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The Regulation of Investigatory Powers Act was introduced into the British parliament in 2000. The law addresses some of the advances in surveillance technology and outlines how and when surveillance and similar investigation techniques can be used, in the hopes of reconciling the government’s need for information with the citizens' human rights.
Within the Regulation of Investigatory Powers Act, five distinct forms of surveillance are defined. Directed surveillance, intrusive surveillance, human intelligence, communications data access and intercepted communications are each outlined, and regulations address the unique issues surrounding them. These regulations state when various information gathering techniques can be employed, which agencies are allowed to employ them and the procedure for initiating and conducting surveillance.
Directed surveillance involves following people of interest in the hopes of gathering information. Intrusive surveillance is the use of listening devices concealed in homes, workplaces, vehicles or other places where information might be gathered. Human intelligence relies on informants for data. Communications data includes information such as phone numbers dialed, locations of mobile phones, subscription details, mailing lists and similar information, but it does not include the actual messages. Emails, posts, recorded phone calls and similar messages are intercepted communications.
Under the Regulation of Investigatory Powers Act, the secretary of state may issue a warrant to intercept communications. The secretary may issue this warrant for matters of national security, public security or public health; to protect British economic well-being; or for crime prevention. This is the only section of the Regulation of Investigatory Powers Act that requires the issuing of a warrant.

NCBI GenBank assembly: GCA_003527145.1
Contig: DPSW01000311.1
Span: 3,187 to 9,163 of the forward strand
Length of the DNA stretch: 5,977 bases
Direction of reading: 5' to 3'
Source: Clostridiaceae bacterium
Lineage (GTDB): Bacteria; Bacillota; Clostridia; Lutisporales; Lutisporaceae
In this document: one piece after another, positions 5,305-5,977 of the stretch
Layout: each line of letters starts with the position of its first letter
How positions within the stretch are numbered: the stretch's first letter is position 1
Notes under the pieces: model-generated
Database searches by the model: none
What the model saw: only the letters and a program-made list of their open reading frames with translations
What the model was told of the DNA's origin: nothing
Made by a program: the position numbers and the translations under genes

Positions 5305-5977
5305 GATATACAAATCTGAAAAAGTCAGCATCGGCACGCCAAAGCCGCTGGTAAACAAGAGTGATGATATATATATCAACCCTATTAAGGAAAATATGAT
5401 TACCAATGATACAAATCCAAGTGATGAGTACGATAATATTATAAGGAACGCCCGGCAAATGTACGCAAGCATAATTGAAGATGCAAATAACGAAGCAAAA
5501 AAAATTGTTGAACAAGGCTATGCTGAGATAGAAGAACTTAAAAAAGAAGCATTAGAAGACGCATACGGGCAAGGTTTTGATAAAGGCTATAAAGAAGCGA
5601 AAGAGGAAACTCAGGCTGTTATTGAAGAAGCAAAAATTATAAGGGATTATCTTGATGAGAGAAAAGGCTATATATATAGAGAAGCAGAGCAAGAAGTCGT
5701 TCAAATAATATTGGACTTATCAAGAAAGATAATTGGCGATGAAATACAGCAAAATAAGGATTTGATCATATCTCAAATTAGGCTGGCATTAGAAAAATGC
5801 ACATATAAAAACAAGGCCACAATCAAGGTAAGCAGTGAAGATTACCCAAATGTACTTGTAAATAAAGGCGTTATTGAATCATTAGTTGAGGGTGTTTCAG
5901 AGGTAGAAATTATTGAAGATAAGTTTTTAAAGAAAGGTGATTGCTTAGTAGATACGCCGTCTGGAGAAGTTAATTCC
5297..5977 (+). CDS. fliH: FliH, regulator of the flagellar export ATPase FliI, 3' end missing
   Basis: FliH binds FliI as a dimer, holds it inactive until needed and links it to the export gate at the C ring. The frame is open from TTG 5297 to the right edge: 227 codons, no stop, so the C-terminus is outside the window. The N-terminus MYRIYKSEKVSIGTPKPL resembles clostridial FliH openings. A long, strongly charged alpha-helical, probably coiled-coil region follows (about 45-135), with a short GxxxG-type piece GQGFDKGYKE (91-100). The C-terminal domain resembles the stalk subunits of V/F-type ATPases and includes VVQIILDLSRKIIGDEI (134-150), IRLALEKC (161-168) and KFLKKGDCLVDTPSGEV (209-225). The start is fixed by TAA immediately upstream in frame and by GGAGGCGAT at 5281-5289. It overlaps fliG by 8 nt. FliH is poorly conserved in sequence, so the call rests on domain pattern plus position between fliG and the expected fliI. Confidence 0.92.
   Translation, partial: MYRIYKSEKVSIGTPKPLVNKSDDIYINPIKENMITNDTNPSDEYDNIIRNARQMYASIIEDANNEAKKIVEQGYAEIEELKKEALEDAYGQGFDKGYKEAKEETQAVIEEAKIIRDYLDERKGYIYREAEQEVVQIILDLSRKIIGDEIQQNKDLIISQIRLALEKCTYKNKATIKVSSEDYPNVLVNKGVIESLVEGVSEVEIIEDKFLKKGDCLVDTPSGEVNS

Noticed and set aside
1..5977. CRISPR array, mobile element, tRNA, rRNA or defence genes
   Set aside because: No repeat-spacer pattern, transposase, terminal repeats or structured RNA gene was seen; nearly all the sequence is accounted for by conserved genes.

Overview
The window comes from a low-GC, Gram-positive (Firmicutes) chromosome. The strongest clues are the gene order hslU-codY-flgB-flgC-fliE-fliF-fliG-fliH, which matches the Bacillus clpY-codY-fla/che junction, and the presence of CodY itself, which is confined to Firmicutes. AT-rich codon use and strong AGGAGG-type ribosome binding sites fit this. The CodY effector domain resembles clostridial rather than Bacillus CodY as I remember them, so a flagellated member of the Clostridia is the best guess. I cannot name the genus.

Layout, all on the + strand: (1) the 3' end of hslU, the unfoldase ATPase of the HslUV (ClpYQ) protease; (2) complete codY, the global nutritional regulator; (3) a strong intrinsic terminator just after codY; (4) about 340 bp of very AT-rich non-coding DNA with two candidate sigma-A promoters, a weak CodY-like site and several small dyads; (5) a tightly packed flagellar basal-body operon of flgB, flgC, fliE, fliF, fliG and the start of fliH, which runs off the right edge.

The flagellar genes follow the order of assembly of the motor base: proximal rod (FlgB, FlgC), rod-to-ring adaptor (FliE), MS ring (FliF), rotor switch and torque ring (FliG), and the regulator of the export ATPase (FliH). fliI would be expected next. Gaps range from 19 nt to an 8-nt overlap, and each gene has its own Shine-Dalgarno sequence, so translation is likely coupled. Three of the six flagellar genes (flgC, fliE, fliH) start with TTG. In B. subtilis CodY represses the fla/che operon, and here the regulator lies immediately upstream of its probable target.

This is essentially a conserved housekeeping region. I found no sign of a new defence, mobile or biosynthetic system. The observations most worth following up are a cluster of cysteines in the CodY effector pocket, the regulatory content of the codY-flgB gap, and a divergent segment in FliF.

Communications records can be released to many agencies, including the police, intelligence agencies, financial regulators and customs agencies under the Regulation of Investigatory Powers Act. Internet service providers (ISPs) are required to fit hardware to facilitate record retrieval. Government agencies can demand access to encrypted or protected records, and the failure to do so is a criminal offense.
Ministers has been accused of rushing this act through Parliament before the Human Rights Act went into effect in October of 2000, and many people view the Regulation of Investigatory Powers Act as a blow to human rights, reducing the individual’s right to privacy and protection from search and seizure. Some people are concerned that the broad powers granted to agencies under the act lend themselves to abuse, particularly by local councils and small agencies. Agencies are able to invoke articles of the act without review or oversight, adding to the concern. The hardware requirement for ISPs is another contentious point.
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